By MEUSA Military/Veteran Community Liaison Ty Redhouse Our nation’s LGBT veterans and service members have witnessed much progress in the past year. From the magnificent shift to a post-DADT world to the downfall of the Defense of Marriage Act (DOMA), attention has focused on our men and women presently serving in the Armed Forces. What many in the media overlook are those who have served and who are LGBT. Following the mainstream press, one could easily conclude there are not many of us out there. If this is the assumption, it is incorrect. In fact, there are more than one million LGBT veterans in the United States and that number keeps growing. It is those individuals who fall through the cracks when the push for equality is highlighted, particularly in the scope of marriage equality. This historic Veterans Day marks the first time we do not have “Don’t Ask, Don’t Tell” (DADT) and the Defense of Marriage Act (DOMA), both of which severely hindered the progress of American society. In 2011, we saw DADT pass out of the ranks of the military with little to no homage to the fearful predictions of the conservative pundits. There was no mass exodus and our nation’s military continued on in its mission. The only difference; a more open environment and more integrity because we no longer had to hide ourselves to keep our jobs. Since my honorable discharge from the USAF in 2006, I have come to understand and appreciate the meaning of Veterans Day. With each year that has passed, I have developed an enhanced comprehension of just what we, those who choose to give our lives over to defend the country, put on the line so our families and friends can rest easier. As a gay veteran, I have seen dramatic changes in the short time DADT has been off the books. My active duty brethren and sistren can now serve openly and proudly. For some that were reinstated, they thrive and serve ever more proudly than before. I felt their happiness but was left wondering what there was for the veterans, the many who either left or were drummed from the ranks under DADT or before. To date, the Department of Veterans Affairs (VA) has been less than clear regarding their application of post-DOMA federal law. This ambiguity leaves us wondering about a system that has long left us out of the loop. Recently, I went to a medical appointment with my partner at the local VA medical facility. We held hands and did what any other veteran and loved one would do. I was a silent bundle of nerves. As we walked the halls, that weird DADT-era fear came creeping back in. This fear made me realize that there is still a lot of work to be done. If that fear still resided in me after all that has happened in favor of our LGBT community, it must be so for the many who are not yet comfortable coming out to their VA providers. The presence of LGBT-friendly resources for LGBT veterans is more vital than before, especially since DADT and DOMA have been rescinded. As Marriage Equality USA’s (MEUSA) Military/Veteran Community Liaison, it has been one of my duties to ensure there is access to those resources. Here are a few:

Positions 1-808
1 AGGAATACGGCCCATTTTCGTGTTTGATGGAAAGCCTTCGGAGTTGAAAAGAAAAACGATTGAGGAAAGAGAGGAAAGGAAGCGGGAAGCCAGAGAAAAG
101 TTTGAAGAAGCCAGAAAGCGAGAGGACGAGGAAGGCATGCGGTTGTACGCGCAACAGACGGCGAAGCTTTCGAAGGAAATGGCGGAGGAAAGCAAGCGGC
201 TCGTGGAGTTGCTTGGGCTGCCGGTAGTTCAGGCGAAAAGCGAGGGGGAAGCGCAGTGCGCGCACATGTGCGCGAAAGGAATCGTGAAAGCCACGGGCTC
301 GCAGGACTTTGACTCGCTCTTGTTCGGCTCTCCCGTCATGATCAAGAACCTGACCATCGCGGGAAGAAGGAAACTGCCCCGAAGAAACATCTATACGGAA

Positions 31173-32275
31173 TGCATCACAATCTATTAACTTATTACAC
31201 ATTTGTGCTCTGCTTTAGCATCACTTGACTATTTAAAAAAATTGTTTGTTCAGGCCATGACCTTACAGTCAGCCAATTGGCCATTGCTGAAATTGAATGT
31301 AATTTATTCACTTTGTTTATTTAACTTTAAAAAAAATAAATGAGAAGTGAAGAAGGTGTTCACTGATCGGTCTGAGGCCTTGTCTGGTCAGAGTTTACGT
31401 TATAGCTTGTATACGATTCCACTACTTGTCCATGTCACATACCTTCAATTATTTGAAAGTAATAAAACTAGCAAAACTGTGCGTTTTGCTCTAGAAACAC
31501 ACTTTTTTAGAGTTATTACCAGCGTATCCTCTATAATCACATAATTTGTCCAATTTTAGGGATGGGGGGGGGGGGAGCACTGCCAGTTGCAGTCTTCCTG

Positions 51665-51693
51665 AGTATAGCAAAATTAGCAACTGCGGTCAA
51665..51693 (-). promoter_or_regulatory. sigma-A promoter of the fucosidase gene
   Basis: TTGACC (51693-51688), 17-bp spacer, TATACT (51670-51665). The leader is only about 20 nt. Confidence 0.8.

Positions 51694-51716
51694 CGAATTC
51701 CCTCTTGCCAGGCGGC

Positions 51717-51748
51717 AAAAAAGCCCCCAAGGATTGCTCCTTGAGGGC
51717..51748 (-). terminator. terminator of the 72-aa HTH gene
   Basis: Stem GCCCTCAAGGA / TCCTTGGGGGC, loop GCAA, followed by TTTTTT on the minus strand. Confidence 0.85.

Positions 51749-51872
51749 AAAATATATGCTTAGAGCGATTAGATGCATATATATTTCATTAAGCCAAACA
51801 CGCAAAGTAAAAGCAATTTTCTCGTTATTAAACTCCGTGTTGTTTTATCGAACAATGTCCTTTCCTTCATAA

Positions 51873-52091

[caption id="attachment_368" align="alignleft" width="112"] Boyce Hinman[/caption] Authored by Boyce Hinman, founder and director of the California Communities United Institute, and member of Marriage Equality USA. Hinman has been writing and posting a series, "Monday Morning Marriage Memo," as part of his Anatomy for Justice blog. This article was first published there, and is republished here with the author’s permission. Hinman resides in and serves California, therefore the posts sometimes have a California slant. NOTE: Marriage Equality USA is not a legal firm or a tax/accounting firm. No action should be taken based solely on the content of our news blog or website. Stephanie Fairyington had an article on Martin Duberman in the September/October issue of The Gay and Lesbian Review. Duberman is one of the major players in the LGBT rights movement. As the article notes, “he has been a formidable intellectual and activist on behalf of the disenfranchised in every corner of society”. Fairyington says that “Duberman is deeply disappointed in the contemporary GLBT movement, noting that, for the past 20 years, the focus has been on marriage equality and repealing Don’t Ask, Don’t Tell.” She added that “his view is that the goal of assimilating runs counter to the Spirit of Stone Wall and Gay Liberation which sought to affirm, rather than minimize, the differences between mainstream and queer culture”. I would respectfully disagree. The drive to end Don’t Ask Don’t tell can be viewed as seeking the right to jobs and economic security. Over the past few years civilian employment has been very hard to find. For many, employment in the armed services has been an available fall back position, a way to put food on the table. Until the overturn of Don’t Ask, Don’t tell this alternative had not been available to LGBT people unless they denied who they really were. The cultures of People of Color are different than what has been the dominant White culture of this nation. And those differences add value to society. But this doesn’t mean they should be denied the right to jobs in the military or to Marry. People like Duberman say there is an essential difference in the relationships that LGBT people form compared to those in straight relationships. They often add that the institution of marriage is corrupt or sexist and LGBT people should not seek to copy it. With respect, I believe the factors that help relationships succeed or fail are basically the same whether the relationship is straight or LGBT. For example, in both situations, good negotiating skills help people successfully negotiate their differences. But that’s beside the point. Economic security is a valid reason for seeking marriage equality. Edith Windsor, who sued to overturn DOMA, had been charged over $600,000 in federal estate taxes when her wife died. That tax was due because the federal government did not recognize her marriage. Once DOMA was overturned she got that money back. That will do a lot to provide her with economic security in her old age. Married people can also qualify for spousal Medicare and Social Security benefits, VA benefits and many other federal benefits that are not available to unmarried couples, or even registered domestic partners. These benefits can do much to provide economic security and peace of mind to married couples. It is worth pursuing marriage equality.